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Military gay group growing, aiming for more rights

- The Washington Times - Monday, February 20, 2012

An association of gays in the military has more than doubled its membership since last year, is setting up more on-base chapters, and plans to hold its next national conference at a Defense Department resort at Walt Disney World.

The expansion of the group OutServe in the five months since the repeal of the Pentagon's ban on open gays shows how a steady stream of service members is coming out of the closet and becoming better organized to achieve demands for more benefits.

Air Force 1st Lt. Josh Seefried, OutServe's co-director, said its current 4,900 members are more than double the number on Sept. 20, when the prohibition ended. There are now 42 local chapters at bases around the world.

"We're about to become the largest [lesbian, gay, bisexual, transgender employee resource groups] in the world," Lt. Seefried told The Washington Times. "We're about to pass the major corporations such as IBM and Microsoft as the largest gay organization for employees."

Local chapters are becoming more active.

The OutServe group at Bagram Air Base in Afghanistan, a nation at war, recently produced a video starring three enlisted personnel who give advice under the theme of "It Gets Better," a slogan of the gay-rights movement.

"Don't allow anyone to tell you you can't do anything," says Staff Sgt. Steven Procter.

"Life does get better, but it won't get better until you start to accept yourself for who you are," says Staff Sgt. Shelise Harmon.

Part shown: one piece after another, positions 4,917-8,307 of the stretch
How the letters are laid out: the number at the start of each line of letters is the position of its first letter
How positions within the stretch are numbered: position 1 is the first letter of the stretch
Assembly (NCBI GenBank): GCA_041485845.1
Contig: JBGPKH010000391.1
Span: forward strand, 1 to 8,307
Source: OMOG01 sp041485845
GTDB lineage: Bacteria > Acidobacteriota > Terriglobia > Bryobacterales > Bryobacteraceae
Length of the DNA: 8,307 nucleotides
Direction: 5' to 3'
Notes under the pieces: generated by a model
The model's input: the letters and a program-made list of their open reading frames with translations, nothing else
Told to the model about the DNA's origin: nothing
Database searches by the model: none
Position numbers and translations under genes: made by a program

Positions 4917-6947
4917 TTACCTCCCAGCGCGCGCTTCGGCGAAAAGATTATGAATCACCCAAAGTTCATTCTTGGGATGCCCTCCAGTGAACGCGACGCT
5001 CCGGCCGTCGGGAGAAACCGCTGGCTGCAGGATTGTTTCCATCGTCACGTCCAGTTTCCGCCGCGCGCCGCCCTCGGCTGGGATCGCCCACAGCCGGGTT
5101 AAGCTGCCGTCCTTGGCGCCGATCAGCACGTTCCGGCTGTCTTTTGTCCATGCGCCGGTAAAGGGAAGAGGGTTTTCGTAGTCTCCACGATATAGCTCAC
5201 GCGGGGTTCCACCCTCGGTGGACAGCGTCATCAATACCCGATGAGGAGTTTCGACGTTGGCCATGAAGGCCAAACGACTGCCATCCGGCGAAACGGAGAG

The video concludes with scenes of military personnel across the base holding up makeshift "It Gets Better" signs.

OutServe attracted more than 200 people to its first national conference in Las Vegas last fall, when Douglas B. Wilson, assistant secretary of defense for public affairs, spoke to the group.

It expects to double that number Oct. 25-28, when the second conference opens at Shades of Green, a 586-room resort in Orlando, Fla., owned by the Defense Department.

Lt. Seefried said OutServe sent solicitations to about 40 cities, including Orlando, whose tourism department contacted Shades of Green, which then sought the booking.

"One thing we like about the military property is it gives a very low hotel rate for your younger troops who attend," he said. "You can't beat the hotel rates there, and that's a big driver."

Shades of Green is one of three Armed Forces Recreation Centers in the U.S.; others are in Hawaii and Virginia Beach.

"This resort is designed to provide R&R for our nation's brave servicemembers, their families and certain other eligible persons," the website states.

"Imagine a peaceful wooded setting surrounding 586 oversized guest rooms, cascading waterfalls, lush tropical gardens, spectacular views from private patios and balconies amid stunning sunrises. With diverse dining options, championship golf, plenty of kids' activities and a premier location on Walt Disney World Resort, Shades of Green has all you are looking for in a totally relaxing vacation destination."

The name reflects the camouflage battle uniforms of four military branches.

Elaine Donnelly, who heads the Center for Military Readiness and worked to keep the ban on gays in the military, said OutServe is showing itself to be divisive.

"OutServe is a gay activist group using provocative tactics to advance their agenda in the military, and to establish themselves as a special-interest group pushing self-serving demands," Mrs. Donnelly said. "Special-interest advocacy groups, which are inherently divisive, are not permitted for any other cohort in the military."

Gay-rights groups have listed a number of demands since the end of "don't ask, don't tell," including allowing cross-dressers and transsexuals to serve openly, and providing benefits for the spouses of gays.

The Pentagon said it cannot provide such benefits because of the federal Defense of Marriage Act, which defines marriage as the partnership of one man and one woman.

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